> >> >But now physicists believe they may be able to bridge
>>> >the gap by studying tiny 'black holes' created in the laboratory.
>>> Given the enormous probability of other life in the universe, I've
>>> often wondered if the reason that we've never encountered them is
>>> because there are certain technologies and experiments along the path
>>> to knowledge that inevitably end up destroying your planet.
>It might help for people to *read* the original brief news report
>(which discusses an idea raised quite some months ago) before running off
>at the keyboard in an excited fashion. The lab pseudo-singularities
>proposed are *not* repeat NOT gravitational singularities. They are
>possibly heuristically useful toys using acoustics and optics. No planets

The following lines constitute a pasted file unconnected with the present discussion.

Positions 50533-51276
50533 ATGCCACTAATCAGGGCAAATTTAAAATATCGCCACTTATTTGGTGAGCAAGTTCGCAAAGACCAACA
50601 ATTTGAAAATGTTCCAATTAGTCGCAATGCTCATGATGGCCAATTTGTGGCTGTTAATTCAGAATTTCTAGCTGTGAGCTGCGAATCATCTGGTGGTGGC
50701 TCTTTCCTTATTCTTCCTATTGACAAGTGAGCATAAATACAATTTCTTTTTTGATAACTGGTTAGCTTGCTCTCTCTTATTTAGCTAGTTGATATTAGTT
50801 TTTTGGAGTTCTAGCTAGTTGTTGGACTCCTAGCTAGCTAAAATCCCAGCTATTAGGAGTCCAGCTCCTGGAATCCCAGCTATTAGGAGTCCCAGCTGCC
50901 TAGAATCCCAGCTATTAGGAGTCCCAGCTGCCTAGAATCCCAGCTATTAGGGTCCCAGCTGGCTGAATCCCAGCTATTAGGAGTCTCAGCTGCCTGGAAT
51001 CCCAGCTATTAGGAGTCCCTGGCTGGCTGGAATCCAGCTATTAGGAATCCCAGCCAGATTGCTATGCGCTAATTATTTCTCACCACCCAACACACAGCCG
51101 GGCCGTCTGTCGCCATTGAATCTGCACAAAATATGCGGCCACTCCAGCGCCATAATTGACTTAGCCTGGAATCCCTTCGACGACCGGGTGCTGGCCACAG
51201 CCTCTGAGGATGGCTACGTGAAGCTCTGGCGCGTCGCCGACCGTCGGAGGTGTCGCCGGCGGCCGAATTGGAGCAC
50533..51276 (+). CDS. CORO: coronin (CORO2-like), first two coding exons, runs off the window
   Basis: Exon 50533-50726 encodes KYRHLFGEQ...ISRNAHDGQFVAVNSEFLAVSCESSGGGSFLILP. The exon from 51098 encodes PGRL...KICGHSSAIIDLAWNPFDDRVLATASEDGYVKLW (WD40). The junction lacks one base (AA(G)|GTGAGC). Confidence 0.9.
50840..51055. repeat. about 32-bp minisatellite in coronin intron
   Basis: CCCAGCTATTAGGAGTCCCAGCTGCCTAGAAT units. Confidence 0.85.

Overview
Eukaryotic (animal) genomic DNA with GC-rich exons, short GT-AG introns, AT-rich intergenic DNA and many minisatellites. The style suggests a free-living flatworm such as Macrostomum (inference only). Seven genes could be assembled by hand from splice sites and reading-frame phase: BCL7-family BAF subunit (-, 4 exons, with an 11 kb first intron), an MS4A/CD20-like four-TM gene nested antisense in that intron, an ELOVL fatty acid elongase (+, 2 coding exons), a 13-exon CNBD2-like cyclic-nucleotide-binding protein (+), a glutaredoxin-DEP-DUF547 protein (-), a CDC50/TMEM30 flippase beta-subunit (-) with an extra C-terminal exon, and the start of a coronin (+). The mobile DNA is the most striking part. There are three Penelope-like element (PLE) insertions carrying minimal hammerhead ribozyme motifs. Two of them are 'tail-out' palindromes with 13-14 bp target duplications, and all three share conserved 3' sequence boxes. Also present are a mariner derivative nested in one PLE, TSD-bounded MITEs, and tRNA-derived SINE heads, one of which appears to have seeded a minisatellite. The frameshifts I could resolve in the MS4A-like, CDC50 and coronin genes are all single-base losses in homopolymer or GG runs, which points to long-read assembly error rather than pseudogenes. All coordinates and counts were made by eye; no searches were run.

>will be destroyed in the making of these experiments.
Yeah, that's exactly what the Beldevians in the Ursa Major constellation said.
-- "If anyone can show me, and prove to me, that I am wrong in thought or deed, I will gladly change. I seek the truth, which never yet hurt anybody. It is only persistence in self-delusion and ignorance which does harm." -- Marcus Aurelius, MEDITATIONS, VI, 21
This archive was generated by hypermail 2b30 : Mon May 28 2001 - 09:56:25 MDT